Ssh, nobody mention how much better Saoirse is!
When you think of film soundtracks what sort of names do you come up with? John Williams? Danny Elfman? Ennio Morricone, maybe? Well get with the times, guys! It’s all about the pop-star built soundtrack these days. Directors seem to be head hunting big name musicians – ever looking to fill their time in between throwing TV’s out of windows and stealing your girlfriends – to take over the musical reins of their films. They’re doing pretty well too.
An eclectic amalgam of Cold War thriller, girl’s-own coming-of-age yarn and superhero origin story, Hanna could have easily wound up resembling a cinematic patchwork of half-baked genre constituents. It’s a great relief, then, that Hanna is much more than the sum of its (many) parts.
For his first film since Master and Commander, Peter Weir has taken on the challenge of a road movie unlike any other – the protagonists travel 4,000 miles on foot and offroad, with not nearly enough food and far too many creaking Russian accents. There are dozens of things waiting to go wrong with just such a film, but most of them don’t.
How do you tell a tale about the grisly rape and murder of a 14 year-old girl, whilst making sure it can be released a PG? By getting rid of that pesky rape and muder part, of course! Peter Jackson’s take on Alice Sebold’s novel is certainly beautiful to look at, but it has to be asked, is that really the point?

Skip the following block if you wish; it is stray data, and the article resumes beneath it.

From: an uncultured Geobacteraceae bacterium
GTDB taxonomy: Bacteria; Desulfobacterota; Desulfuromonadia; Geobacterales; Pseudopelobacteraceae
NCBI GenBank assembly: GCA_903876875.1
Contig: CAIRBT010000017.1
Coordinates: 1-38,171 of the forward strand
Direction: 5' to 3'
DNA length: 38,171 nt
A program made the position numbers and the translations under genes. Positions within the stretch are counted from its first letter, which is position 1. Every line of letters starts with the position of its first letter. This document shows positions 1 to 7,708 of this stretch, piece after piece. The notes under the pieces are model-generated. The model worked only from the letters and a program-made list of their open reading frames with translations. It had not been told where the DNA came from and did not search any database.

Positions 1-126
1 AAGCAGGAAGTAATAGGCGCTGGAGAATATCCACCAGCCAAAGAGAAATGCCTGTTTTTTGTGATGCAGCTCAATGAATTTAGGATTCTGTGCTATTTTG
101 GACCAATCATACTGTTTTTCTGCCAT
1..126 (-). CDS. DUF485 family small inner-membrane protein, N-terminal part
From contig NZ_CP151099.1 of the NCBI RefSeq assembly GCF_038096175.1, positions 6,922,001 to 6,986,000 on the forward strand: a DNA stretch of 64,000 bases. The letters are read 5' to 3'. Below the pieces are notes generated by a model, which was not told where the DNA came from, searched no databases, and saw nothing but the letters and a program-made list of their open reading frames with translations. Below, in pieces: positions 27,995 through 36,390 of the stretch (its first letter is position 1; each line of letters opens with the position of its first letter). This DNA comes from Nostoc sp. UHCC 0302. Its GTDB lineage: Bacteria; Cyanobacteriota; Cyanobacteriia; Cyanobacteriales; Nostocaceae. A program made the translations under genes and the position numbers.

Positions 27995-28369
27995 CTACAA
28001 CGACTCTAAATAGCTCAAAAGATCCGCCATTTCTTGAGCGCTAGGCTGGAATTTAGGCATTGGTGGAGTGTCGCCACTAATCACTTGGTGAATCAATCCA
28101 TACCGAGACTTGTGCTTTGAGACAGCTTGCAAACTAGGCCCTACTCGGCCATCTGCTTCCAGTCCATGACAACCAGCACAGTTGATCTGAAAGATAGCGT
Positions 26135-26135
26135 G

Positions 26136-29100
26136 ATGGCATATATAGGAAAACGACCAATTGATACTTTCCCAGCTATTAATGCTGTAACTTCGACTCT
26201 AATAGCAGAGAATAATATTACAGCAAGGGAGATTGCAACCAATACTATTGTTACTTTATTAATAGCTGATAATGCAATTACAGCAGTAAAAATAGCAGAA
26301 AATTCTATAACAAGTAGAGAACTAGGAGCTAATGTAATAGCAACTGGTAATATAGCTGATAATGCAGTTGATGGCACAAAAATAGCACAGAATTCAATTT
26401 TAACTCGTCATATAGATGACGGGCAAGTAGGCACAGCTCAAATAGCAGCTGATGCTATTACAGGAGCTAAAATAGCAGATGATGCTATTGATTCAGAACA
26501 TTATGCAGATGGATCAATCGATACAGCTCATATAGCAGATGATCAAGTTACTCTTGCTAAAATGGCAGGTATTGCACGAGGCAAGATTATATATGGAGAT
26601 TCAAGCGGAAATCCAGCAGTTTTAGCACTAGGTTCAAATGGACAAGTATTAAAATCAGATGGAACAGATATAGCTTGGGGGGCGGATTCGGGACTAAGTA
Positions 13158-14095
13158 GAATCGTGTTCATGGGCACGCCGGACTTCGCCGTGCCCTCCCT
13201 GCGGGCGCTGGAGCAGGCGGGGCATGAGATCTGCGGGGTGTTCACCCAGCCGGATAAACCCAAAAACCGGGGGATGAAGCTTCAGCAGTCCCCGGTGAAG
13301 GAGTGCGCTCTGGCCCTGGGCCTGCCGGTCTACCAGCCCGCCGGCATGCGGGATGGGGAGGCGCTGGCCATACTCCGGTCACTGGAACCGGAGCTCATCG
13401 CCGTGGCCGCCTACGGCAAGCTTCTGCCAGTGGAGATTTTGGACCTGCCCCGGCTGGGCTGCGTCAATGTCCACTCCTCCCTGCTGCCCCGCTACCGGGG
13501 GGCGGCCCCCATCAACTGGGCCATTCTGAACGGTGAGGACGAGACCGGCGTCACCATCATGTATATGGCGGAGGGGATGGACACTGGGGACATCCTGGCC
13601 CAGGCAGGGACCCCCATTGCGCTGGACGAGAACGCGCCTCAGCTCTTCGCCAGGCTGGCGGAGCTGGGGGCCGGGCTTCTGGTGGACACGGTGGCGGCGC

When published in 2002 The Lovely Bones was an instant success, climbing to top of the UK as well as US book charts. So how do you tell a tale about the grizzly rape and murder of a 14 year-old girl onscreen, whilst making sure it can be released a PG? By getting rid of that pesky rape and muder part, of course! Peter Jackson’s take on Alice Sebold’s novel is certainly beautiful to look at, but it has to be asked, is that really the point?
Imagine if Steven Spielberg directed Twilight or James Cameron the first Harry Potter. That’s the level of hype we’re talking here, when one of this generation’s best-selling books joins forces with one of the biggest directors of our time in this month’s The Lovely Bones.
Nominations for BAFTA 2010 are in, and it’s a pretty mixed bag. Despite the much-hyped domination of James Cameron’s Avatar for a million trillion weeks running at the box office, the epic is sharing its lead position of eight nominations with two other films – acclaimed drama The Hurt Locker and 2009’s standout British work An Education.